Digitalising Key Border Procedures to Boost Jordan’s Agricultural Trade

Alliance project will introduce IPPC’s ePhyto Solution to cut paperwork on agri-business shipments

Jordan is making its agricultural trade simpler, faster, and less costly under a new project announced today by its Ministry of Agriculture (MOA) and the Global Alliance for Trade Facilitation, which will digitise phytosanitary certificates that are essential for trade in plant and plant products.

Jordan currently relies on traders filing paper certificates to confirm that their agricultural products are free of pest and disease. These paper certificates can take days to obtain and are prone to errors, loss and counterfeiting. This slows shipments that can be spoiled by delays.

Now, the Alliance is supporting Jordan’s government by replacing the paper-based process with electronic phytosanitary certificates, called ePhytos. The project will introduce the ePhyto Solution, an initiative of the International Plant Protection Convention (IPPC) that enables participating countries to exchange ePhytos quickly, accurately, and at a low cost through a central hub. In Jordan, using ePhytos is expected to reduce the clearance time for exports by 12 hours and imports by six hours.

“Agriculture is one of the most important sectors supporting the national economy and the main pillar for maintaining food security. Therefore, the process of continuous development of this sector, and keeping pace with what is new, is one of my top priorities,” said Khaled Huneifat, Jordan’s Minister of Agriculture. “As such, we are delighted to implement this ePhyto project, which will enhance the performance of the agricultural trade through the digitalisation of key border operations and reduce clearance times for exports and imports.”

The Alliance has gained valuable experience in this domain in recent years, having successfully completed an ePhyto project in Morocco and begun implementing similar projects in countries including Colombia, Ecuador, Madagascar, Senegal, and Thailand.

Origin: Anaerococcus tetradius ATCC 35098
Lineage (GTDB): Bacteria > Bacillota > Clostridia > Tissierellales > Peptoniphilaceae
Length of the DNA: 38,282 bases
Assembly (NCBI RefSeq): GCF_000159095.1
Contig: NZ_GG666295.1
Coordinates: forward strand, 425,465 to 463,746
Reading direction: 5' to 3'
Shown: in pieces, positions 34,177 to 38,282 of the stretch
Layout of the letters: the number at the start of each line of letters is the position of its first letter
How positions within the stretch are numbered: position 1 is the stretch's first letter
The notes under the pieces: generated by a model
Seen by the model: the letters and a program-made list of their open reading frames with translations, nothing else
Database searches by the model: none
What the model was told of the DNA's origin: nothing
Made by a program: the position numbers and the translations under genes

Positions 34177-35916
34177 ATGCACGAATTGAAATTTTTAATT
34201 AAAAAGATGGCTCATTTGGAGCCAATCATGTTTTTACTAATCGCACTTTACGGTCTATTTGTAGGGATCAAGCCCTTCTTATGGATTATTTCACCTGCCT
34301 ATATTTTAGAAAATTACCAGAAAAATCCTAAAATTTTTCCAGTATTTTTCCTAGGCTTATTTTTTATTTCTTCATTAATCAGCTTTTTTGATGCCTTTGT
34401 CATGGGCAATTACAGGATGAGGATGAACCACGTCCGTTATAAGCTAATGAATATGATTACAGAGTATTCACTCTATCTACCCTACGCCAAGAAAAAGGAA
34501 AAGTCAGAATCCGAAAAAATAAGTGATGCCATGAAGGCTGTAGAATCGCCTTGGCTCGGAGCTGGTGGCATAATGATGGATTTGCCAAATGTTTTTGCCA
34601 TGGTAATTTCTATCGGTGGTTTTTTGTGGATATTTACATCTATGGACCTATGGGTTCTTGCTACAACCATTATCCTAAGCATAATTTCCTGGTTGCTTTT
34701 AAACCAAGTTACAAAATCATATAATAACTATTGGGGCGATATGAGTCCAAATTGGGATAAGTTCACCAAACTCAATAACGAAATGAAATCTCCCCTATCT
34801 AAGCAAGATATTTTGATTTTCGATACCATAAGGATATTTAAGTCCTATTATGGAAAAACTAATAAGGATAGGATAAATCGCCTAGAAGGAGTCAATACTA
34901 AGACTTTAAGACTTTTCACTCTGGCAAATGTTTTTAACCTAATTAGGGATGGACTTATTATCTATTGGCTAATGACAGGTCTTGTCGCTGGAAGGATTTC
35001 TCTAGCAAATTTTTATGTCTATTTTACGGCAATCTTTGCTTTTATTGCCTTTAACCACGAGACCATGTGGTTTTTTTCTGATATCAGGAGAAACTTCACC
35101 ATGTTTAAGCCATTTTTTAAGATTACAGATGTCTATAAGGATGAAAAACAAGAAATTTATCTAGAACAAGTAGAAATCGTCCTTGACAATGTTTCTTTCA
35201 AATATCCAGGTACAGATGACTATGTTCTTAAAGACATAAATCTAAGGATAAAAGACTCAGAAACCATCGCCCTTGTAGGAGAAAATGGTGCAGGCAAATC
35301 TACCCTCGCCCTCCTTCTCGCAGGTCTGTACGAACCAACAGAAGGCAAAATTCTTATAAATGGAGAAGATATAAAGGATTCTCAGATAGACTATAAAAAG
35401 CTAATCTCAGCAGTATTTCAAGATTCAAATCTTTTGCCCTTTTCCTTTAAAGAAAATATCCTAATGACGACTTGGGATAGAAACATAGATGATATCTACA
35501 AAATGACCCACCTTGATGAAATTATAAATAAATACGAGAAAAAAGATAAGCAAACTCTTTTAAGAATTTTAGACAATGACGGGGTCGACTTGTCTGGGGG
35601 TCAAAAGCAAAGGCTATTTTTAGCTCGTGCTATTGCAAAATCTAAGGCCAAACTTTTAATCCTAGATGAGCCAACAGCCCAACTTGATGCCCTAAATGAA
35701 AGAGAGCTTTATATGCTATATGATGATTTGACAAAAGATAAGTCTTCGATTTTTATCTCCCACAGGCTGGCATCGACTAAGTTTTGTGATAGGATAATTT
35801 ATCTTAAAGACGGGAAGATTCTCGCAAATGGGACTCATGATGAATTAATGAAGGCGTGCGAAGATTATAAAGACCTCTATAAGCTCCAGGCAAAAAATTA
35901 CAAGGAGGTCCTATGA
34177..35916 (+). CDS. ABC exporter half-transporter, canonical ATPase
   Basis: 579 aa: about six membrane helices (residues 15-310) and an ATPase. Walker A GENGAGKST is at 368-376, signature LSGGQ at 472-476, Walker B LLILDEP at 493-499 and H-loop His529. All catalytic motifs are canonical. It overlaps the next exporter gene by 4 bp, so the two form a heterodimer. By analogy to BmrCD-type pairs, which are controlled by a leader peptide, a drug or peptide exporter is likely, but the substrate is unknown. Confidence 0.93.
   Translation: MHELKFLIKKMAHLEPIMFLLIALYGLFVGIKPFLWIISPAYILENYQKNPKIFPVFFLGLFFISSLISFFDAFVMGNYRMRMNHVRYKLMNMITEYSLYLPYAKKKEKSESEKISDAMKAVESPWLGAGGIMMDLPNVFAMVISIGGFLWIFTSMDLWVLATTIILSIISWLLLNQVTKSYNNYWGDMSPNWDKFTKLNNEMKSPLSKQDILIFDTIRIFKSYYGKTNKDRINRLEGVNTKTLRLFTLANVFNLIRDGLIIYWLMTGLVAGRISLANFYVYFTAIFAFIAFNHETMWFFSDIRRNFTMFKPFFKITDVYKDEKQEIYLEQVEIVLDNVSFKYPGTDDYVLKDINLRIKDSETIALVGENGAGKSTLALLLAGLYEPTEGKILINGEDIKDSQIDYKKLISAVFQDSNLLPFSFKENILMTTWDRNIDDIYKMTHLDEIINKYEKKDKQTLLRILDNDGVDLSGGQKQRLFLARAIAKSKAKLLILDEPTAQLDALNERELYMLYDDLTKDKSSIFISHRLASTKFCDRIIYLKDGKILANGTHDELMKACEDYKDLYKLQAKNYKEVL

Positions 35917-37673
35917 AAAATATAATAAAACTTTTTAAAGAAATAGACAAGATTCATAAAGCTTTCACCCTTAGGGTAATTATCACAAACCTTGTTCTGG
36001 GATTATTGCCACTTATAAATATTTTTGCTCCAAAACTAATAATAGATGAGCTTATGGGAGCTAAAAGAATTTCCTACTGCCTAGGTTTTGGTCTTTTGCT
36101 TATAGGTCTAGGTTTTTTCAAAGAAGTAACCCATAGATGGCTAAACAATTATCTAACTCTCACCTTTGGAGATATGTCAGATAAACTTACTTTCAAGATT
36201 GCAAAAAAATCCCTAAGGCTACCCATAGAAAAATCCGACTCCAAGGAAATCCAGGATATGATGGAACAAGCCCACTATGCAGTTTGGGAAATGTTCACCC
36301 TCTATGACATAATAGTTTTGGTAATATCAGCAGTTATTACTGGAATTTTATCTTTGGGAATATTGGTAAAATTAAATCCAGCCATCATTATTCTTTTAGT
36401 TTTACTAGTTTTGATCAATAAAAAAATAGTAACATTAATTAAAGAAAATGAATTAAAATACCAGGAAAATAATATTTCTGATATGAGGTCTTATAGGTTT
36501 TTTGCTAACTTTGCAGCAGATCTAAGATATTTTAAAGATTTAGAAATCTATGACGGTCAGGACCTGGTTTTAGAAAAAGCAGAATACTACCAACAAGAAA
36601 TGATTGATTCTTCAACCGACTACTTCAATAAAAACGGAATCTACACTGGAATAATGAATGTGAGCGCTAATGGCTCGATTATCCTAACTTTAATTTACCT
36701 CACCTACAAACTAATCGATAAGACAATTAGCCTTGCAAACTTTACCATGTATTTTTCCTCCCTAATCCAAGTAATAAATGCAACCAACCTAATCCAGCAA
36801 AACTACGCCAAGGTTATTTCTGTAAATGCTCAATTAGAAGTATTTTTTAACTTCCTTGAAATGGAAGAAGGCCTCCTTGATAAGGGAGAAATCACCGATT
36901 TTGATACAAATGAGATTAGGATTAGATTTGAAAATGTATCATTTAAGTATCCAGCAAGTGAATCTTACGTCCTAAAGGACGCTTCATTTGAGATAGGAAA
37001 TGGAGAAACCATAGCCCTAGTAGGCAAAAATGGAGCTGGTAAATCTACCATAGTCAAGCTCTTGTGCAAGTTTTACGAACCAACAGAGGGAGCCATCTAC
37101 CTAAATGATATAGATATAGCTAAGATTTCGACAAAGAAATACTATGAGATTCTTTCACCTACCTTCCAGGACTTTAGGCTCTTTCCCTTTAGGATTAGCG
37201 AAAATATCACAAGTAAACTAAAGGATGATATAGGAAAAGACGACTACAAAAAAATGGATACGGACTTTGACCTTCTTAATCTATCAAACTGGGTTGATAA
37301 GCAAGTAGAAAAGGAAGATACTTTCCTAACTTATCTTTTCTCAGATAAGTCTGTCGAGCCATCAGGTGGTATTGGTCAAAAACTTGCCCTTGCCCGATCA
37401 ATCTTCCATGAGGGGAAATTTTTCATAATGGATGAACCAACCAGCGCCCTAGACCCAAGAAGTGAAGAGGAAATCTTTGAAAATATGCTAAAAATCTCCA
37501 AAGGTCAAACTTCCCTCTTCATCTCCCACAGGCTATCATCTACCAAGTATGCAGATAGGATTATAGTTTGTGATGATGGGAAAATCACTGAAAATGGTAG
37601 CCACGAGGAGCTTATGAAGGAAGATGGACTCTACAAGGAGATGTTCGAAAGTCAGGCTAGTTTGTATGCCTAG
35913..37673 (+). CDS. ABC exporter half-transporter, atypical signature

Underscoring the project’s potential impact, Jordan imported roughly USD 963 million worth of agricultural products in 2021 from countries using or registered with the IPPC ePhyto Hub, good for nearly two-thirds of its total agricultural imports.

The agriculture and food sector in Jordan employs around one-quarter of the country’s poorest citizens, including refugees and migrant workers, and has been hard-hit by the economic impacts of regional conflicts. Now, fruit and vegetable exporters are looking forward to smoother and faster paths to markets across the world.

This project will contribute to Jordan implementing its commitments under the World Trade Organization’s Trade Facilitation Agreement.

“ePhytos are a proven solution in delivering meaningful, lasting time and cost savings for agricultural exporters and importers,” said Philippe Isler, the Alliance’s Director. “By adopting this approach, Jordan is ensuring its agricultural trade processes meet international best practices, making it easier to ensure a trouble-free supply of food and plant imports. It will also make it easier for Jordanian exporters, particularly micro, small, and medium enterprises, to compete abroad.”